By Ro Bhatia, PlanHub CEO
Rising inflation continues to cause major problems for our economy and construction industry. Contractors — especially subcontractors — bear the brunt of higher costs and uncertainty.
· Headline inflation has sent prices of essentials soaring, from food to fuel to office supplies and rent
· Supply chain issues continue to drive up material costs
Key construction materials skyrocket during and after pandemic
· Fears of a potential recession in 2023 create additional business challenges
The way construction industry professionals develop strategies to overcome these financial hurdles could mean business success versus difficulty The difference between the way forward.
The impact of inflation on the industry
Rising labor, material prices, Fuel and maintenance place a heavy burden on contractors and subcontractors. Supply chains have been thrown into turmoil by the pandemic, America’s homebuilding boom has exhausted available lumber, and rising rates are now straining construction budgets.
Contractors and subtractors are being forced to grapple with high material costs, critical skilled labor shortages, and ongoing supply chain issues that drive up costs and hinder projects. For example, the price of steel, an essential part of data center construction, has fluctuated wildly, surging more than 200% from March 2020 to mid-2021 before finally stalling this summer. Other key inputs also increased. In fact, the cost of key building materials is up 16% from a year ago and 41% since the pandemic began. While supply chain bottlenecks in the industry have decreased, contractors and subcontractors continue to experience significant material cost challenges.
Another industry hurdle is the steady rise in fuel prices. For a subcontractor with a small fleet of 3 Ford F-150s, at $3.70 a gallon (the current national average), just filling up those tanks twice a week could result in a monthly out-of-pocket payment of over 2,000 Fuel costs in dollars. Fuel costs can be as much as 35 percent higher in California, the Pacific Northwest and the entire East Coast.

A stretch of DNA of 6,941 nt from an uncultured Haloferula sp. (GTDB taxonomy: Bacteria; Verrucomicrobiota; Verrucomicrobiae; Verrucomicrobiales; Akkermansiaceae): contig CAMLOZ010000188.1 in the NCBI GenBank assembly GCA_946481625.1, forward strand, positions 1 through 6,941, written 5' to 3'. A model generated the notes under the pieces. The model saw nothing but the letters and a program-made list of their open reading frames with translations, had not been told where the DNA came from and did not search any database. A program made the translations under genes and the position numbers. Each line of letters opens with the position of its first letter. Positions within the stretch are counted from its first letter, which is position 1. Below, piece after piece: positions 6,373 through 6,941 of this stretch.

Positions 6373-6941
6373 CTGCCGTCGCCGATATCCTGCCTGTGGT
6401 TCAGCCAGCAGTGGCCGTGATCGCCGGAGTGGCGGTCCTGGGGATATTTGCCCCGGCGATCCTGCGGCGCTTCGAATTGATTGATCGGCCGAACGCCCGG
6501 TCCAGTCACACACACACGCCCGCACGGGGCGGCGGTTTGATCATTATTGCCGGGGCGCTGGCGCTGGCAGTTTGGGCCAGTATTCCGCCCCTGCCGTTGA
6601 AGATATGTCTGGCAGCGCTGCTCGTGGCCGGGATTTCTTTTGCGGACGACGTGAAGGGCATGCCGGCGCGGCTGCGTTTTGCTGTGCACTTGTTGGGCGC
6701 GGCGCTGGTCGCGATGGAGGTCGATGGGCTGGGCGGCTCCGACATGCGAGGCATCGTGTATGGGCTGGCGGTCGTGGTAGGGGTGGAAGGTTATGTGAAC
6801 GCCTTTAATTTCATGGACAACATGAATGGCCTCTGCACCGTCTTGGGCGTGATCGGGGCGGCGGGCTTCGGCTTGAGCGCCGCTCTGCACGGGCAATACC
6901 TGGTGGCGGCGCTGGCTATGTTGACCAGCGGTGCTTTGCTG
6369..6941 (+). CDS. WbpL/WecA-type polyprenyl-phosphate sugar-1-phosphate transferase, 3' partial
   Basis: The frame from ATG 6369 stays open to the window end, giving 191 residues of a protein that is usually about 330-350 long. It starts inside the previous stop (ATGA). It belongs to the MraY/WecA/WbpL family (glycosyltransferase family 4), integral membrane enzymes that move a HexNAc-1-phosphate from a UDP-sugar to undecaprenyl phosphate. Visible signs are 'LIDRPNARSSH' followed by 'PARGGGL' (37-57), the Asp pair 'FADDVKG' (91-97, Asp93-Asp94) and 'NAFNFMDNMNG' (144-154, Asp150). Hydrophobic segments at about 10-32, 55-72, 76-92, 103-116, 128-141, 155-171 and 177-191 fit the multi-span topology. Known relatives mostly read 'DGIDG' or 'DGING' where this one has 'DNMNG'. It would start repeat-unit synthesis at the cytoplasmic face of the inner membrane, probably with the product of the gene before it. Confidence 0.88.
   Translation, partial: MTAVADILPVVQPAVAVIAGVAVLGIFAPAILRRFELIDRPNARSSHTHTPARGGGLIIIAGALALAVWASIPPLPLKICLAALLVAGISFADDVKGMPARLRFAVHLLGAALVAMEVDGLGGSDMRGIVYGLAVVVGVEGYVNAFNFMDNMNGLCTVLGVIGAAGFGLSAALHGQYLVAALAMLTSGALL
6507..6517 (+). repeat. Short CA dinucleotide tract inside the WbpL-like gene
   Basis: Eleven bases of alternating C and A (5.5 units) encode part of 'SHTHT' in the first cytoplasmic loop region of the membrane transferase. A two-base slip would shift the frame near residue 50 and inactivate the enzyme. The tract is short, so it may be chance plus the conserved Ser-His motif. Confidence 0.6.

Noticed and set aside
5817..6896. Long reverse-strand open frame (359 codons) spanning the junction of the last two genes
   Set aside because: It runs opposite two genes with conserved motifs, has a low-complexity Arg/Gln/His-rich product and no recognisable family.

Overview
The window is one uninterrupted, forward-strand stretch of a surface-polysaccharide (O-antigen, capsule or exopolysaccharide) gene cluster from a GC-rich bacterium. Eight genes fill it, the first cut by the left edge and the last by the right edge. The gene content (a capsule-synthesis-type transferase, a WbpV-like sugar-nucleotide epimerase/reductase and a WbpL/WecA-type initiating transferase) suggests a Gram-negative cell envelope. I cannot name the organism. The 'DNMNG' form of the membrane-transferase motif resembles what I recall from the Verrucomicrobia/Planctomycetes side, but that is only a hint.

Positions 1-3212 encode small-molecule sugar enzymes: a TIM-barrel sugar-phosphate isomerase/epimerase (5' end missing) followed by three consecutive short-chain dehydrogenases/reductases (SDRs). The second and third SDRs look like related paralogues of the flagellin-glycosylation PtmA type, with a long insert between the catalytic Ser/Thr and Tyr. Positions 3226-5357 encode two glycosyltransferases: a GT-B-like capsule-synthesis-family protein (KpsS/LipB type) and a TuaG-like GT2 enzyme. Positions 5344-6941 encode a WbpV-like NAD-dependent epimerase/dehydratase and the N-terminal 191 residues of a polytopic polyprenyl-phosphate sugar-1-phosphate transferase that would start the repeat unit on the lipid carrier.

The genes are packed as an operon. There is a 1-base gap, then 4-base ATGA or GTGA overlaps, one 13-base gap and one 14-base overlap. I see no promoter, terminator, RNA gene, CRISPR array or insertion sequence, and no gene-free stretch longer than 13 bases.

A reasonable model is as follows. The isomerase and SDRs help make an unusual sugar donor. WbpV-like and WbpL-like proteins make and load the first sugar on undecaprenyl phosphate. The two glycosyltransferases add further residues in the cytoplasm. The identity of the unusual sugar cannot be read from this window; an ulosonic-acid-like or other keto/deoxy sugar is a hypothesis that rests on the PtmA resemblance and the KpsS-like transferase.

Soaring diesel prices are more of a concern for industries that depend on heavy equipment. Earlier this year, diesel costs jumped 33% in just five weeks, sending prices soaring to an all-time high of $5.78 a gallon in June. Diesel prices have risen 141% since the start of the pandemic, according to the EIA.
Materials account for approximately 35% to 60% of the total construction cost. Inflation has sparked a record jump in construction project costs over the past three years, while creating new risk management hurdles for contractors. While the construction industry has weathered the pandemic’s economic slowdown better than most industries, construction professionals still face significant obstacles to success.
Due to the nature of the industry, inflation is extremely damaging to contractors and subcontractors. It can create cash flow management issues, extend production times, reduce sales and exacerbate other construction operational challenges.
On most construction projects, contractors and subcontractors must purchase materials in advance and expect to pay for these construction materials within 30-60 days of purchase, far from Get paid for their work earlier than they do. As costs rise, the holes in these budgets will only continue to widen. Contractors and subcontractors are in danger of losing bids and potential contracts because the cash flow required for floating projects simply does not exist.
The $1.2 trillion bipartisan infrastructure plan widely considered a life raft for construction has paradoxically created other problems for the industry. Making available funds for large new projects is increasing demand for already scarce materials, exacerbating existing inflationary pressures. Basic economic principles tell us that increasing the dollar to address commodity shortages is a quick and easy way to lead to higher inflation. Without concrete steps to help reduce material and energy costs, prices will only continue to trend upward, and contractors and subcontractors will continue to face thin margins. It’s clear that snowballing costs have a devastating impact on the bottom line, encourage construction delays, limit a project’s upside rate of return, and risk scrapping a project entirely.